When the printing press was first invented few realized its potential and many saw it as just a novelty. The beginnings of WYSIWYG (what you see is what you get) desktop displays and printing capability likewise was not seen as a truly disruptive technology, but today we know otherwise. Of course, WYSIWYG displays coupled with the web has not completely displaced hard-copy printing, but the publishing industry is undeniably in a period of transition as a result of it.
The emergence of tools like Google and Yahoo have the potential to be highly disruptive to the desktop. Nicholas Carr's book, The Big Switch: Rewiring the World, From Edison to Google, makes a strong case to reconsider our presuppositions regarding the future of corporate information processing systems. Edward Cone's article provides stunning cause to question our assumptions about how users will interact with digital information over the next decade. If the data center gets displaced by disruptive technologies, what will become of the desktop as we know it? Will it too morph into a new technology that will become a commodity, low cost, household item?
You see, if the data center goes away, if the grid wins, if companies such as Google, Yahoo, etc. emerge as the sole keepers and processing engines of the worlds information, why will the desktop still be important? Would it not make sense to displace the desktop device with a tool that does not require constant updates and maintenance?
Imagine for a moment, what would happen if we could purchase a device from the local white goods store, one that has a battery life of over 48 hours or continuous use, can be read in bright sun light, and can be recharged from solar power. What if that device has fully embedded software that never needs to be modified or updated? What if Google or Yahoo could provide all the interface tools and applications the user would ever need? Would it not make Microsoft Windows (of any flavor) or Linux on the desktop totally irrelevant?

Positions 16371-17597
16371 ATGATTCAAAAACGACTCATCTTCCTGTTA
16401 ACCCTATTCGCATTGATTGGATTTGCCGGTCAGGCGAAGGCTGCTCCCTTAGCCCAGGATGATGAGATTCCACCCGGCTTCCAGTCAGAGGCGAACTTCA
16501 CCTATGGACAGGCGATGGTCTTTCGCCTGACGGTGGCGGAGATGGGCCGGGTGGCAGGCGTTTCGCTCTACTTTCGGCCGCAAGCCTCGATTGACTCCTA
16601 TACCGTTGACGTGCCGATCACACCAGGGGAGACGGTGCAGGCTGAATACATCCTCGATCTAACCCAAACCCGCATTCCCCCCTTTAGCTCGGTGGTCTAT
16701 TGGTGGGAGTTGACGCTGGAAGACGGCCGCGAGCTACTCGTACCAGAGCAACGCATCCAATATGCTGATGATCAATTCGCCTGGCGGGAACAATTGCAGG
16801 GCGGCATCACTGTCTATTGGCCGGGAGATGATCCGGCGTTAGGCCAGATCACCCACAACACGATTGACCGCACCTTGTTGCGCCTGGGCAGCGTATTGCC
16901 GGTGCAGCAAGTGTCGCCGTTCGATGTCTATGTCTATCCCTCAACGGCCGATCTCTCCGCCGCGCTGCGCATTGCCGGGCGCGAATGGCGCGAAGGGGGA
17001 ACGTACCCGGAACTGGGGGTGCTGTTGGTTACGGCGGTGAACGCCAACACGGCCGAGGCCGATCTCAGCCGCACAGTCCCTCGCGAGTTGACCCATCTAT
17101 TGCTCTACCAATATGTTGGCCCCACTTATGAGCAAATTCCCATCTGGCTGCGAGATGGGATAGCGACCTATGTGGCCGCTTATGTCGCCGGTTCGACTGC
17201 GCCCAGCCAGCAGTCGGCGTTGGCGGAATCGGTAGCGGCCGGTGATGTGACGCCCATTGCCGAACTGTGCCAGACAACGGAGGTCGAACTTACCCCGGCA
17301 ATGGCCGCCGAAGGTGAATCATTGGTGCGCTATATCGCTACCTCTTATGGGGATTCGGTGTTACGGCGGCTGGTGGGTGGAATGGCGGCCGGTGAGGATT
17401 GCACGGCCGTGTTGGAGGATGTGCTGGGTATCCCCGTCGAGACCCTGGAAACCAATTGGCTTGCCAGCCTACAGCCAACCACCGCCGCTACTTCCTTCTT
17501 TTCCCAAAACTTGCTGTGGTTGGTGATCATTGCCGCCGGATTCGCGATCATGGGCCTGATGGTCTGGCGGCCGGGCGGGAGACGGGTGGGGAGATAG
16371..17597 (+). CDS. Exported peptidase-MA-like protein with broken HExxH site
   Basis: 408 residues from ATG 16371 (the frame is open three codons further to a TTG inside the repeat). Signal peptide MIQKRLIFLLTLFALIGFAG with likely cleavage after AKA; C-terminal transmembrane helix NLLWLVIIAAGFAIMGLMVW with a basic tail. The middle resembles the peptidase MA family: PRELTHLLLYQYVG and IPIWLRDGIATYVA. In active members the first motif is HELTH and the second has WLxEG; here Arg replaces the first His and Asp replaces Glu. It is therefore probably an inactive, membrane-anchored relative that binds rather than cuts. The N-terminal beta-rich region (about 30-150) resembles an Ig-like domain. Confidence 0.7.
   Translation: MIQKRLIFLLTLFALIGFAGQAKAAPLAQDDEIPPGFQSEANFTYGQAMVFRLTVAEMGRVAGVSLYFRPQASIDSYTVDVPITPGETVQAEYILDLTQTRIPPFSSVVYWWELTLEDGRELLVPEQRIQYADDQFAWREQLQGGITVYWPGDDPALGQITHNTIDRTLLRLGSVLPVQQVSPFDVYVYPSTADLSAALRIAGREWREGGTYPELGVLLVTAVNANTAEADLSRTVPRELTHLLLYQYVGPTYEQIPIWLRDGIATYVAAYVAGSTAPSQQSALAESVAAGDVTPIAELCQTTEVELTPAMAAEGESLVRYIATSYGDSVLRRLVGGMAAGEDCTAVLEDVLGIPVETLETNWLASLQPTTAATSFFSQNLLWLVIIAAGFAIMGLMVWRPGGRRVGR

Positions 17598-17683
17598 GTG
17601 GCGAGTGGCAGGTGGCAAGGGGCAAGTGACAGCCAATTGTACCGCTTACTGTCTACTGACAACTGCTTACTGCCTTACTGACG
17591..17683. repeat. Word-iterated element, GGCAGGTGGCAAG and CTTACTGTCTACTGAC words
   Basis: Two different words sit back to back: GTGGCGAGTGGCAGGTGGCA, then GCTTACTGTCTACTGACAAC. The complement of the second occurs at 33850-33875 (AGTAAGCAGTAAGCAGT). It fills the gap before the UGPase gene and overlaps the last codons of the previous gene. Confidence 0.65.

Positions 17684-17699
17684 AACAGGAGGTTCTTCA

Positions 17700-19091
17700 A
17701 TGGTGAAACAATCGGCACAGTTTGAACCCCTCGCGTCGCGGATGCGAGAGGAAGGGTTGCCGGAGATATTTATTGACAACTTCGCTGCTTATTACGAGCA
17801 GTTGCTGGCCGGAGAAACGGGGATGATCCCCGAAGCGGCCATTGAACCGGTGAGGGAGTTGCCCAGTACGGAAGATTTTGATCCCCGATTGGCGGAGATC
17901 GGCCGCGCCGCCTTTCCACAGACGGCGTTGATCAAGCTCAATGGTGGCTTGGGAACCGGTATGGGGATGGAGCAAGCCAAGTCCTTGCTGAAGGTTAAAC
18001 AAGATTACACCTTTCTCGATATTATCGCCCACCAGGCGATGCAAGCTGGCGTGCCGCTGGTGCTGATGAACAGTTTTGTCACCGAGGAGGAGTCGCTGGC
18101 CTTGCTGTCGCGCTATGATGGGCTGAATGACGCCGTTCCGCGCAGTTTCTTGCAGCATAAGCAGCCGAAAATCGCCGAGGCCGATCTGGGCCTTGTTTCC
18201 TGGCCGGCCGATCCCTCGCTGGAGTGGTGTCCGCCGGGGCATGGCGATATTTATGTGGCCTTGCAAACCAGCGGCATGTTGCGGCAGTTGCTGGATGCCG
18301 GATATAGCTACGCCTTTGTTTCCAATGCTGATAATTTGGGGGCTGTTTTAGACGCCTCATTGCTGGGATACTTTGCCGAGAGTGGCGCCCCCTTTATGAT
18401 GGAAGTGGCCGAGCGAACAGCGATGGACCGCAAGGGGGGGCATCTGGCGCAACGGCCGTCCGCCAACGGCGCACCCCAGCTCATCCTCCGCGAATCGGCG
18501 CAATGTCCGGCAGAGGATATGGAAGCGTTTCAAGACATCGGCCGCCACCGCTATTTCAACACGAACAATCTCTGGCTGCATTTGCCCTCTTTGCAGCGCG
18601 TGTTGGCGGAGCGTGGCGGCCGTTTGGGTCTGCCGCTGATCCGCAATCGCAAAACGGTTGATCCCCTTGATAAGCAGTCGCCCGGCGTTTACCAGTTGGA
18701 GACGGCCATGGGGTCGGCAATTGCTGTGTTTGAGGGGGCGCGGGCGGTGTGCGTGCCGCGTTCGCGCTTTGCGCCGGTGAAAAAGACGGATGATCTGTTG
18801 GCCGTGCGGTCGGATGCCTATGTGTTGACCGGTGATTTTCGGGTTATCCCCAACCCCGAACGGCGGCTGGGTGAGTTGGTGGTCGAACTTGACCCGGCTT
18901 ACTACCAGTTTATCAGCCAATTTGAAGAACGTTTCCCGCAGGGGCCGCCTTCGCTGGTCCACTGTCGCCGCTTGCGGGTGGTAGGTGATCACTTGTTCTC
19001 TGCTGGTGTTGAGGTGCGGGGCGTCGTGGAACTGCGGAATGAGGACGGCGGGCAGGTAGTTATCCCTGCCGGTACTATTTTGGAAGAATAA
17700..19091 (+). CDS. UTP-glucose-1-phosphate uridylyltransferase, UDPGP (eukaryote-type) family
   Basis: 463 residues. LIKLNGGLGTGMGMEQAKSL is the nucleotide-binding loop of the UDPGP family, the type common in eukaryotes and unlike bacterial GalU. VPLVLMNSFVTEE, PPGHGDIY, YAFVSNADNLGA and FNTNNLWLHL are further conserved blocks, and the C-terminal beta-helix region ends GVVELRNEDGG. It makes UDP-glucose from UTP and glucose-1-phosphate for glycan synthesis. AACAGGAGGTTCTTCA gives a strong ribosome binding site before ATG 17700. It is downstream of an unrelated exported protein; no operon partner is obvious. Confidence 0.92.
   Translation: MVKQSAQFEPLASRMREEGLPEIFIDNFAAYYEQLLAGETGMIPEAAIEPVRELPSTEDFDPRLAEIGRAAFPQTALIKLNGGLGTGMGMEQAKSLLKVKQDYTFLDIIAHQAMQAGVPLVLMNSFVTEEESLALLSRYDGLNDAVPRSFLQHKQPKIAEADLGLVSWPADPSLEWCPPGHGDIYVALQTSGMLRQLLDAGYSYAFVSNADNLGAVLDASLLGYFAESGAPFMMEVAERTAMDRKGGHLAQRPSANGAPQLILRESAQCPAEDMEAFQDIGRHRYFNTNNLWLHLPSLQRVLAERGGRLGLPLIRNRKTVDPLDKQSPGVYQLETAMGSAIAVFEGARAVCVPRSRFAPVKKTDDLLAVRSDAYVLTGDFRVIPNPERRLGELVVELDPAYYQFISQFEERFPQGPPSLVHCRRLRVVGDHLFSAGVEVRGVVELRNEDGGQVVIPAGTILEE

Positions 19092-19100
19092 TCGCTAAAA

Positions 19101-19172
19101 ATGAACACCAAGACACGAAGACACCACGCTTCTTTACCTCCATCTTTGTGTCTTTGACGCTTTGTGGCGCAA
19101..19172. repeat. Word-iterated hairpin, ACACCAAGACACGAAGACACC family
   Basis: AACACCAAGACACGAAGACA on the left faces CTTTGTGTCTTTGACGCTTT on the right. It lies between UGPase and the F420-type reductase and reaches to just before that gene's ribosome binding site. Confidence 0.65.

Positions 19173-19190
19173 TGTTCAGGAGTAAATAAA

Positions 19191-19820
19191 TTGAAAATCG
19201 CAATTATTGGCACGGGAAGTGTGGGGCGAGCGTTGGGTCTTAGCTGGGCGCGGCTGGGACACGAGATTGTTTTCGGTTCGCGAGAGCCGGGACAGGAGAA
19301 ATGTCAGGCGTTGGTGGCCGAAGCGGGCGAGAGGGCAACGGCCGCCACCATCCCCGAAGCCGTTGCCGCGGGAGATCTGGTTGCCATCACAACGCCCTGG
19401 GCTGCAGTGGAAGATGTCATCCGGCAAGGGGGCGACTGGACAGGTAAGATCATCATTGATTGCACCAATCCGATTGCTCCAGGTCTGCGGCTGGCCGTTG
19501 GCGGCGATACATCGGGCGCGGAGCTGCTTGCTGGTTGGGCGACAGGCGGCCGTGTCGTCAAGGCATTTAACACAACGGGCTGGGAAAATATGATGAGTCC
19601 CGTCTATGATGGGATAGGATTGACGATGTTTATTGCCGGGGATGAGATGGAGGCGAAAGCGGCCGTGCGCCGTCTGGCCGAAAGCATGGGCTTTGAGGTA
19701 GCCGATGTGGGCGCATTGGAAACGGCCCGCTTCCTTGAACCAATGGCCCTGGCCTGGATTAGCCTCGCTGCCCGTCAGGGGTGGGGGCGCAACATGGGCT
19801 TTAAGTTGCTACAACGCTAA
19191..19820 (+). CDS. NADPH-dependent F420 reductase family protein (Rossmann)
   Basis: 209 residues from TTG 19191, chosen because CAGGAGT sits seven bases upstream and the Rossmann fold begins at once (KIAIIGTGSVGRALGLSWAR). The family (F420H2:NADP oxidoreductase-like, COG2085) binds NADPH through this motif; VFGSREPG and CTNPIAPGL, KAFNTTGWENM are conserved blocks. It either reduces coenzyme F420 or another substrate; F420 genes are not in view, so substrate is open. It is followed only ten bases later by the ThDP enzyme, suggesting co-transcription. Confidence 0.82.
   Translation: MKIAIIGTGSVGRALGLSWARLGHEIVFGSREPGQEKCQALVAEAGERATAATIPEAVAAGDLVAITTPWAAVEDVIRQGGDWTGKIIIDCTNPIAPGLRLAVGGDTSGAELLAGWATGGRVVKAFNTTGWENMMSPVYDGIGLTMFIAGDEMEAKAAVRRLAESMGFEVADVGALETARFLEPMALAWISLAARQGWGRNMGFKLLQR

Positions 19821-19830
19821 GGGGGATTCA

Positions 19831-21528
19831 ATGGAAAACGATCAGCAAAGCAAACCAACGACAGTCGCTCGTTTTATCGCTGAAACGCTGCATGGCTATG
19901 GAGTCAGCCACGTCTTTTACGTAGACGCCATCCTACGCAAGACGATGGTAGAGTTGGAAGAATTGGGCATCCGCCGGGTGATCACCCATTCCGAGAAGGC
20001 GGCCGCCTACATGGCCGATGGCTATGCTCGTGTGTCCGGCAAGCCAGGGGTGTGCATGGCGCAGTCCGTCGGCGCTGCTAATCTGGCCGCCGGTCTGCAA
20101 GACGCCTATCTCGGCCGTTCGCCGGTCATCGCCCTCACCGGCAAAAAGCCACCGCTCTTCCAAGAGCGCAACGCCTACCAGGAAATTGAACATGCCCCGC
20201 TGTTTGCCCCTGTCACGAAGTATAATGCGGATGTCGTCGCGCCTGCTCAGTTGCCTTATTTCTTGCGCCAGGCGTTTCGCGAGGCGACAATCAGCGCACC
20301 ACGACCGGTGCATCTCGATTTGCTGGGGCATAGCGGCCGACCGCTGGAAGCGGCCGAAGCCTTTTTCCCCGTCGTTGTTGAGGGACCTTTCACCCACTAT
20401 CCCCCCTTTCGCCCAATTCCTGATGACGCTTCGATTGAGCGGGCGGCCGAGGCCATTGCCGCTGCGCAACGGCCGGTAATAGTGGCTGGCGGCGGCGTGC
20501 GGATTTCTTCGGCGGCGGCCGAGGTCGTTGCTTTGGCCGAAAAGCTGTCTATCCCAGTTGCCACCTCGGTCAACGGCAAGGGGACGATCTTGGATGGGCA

Carr says it all comes down to economics—that is what drives business decisions, but it also drives the consumer's decisions. In March 2007, I spent two days in electronics stores to observe how consumers purchase desktop and laptop systems. I was stunned to hear customer after customer ask for a desktop or laptop computer without without Windows Vista. Many knew of the problems faced by early users of Vista. They knew about lack of driver support for printers, scanners, cameras, etc. and they wanted relief from early adopter pains. Who can blame them? But, more importantly, there are lessons we can learn from consumer reluctance to embrace something that is new, particularly if it is in any way disruptive. But there is another aspect that we must not ignore: eventually consumers overcome their hang-ups. What happens then?
Vista is well on its way to becoming a ubiquitous desktop platform. In the end, unless there are other mitigating circumstances, Microsoft has won. It may have cost a bit to get it there, but in the short term the consumer caved in. Why? Because the choice that is being offered by stores like Best Buy is Windows Vista or Mac OS. Many consumers believe that MacOS is a better platform than Microsoft Windows, but it costs more—much more!
Carr presents a compelling argument. He says "Whether you look at record companies, or newspapers, or increasingly at movie studios and television studios, you see what happens when all of this stuff gets very, very cheap. They're competing against free products, sometimes, often products produced by amateurs or volunteers." Ultimately, free is hard to beat if the quality is good enough.
Will Linux be the platform that delivers just good enough in time to create a paradigm shift from the desktop and laptop to the new-school ultra-mobile, wireless enabled, consumer device that will work transparently the world over providing previously unimaginable access to the all the information that will be sage-guarded, housed, processed, and delivered to you over the grid? We do not know. We just do not know! But we must consider what will become of those who will not, or can not, change their computing practices.
There will always be a transition market, and there will always be a residual market. This is perhaps the area that should be the target for Linux and open source solutions development, look at is as a training and preparation ground for the disruptive change that may follow. One question still begs an answer: How will all of this be delivered to the end user, the consumer?
This question, along with the current state of the server markets, will be examined in this articles Next Part (coming soon).
This article was first published on LinuxPlanet.com.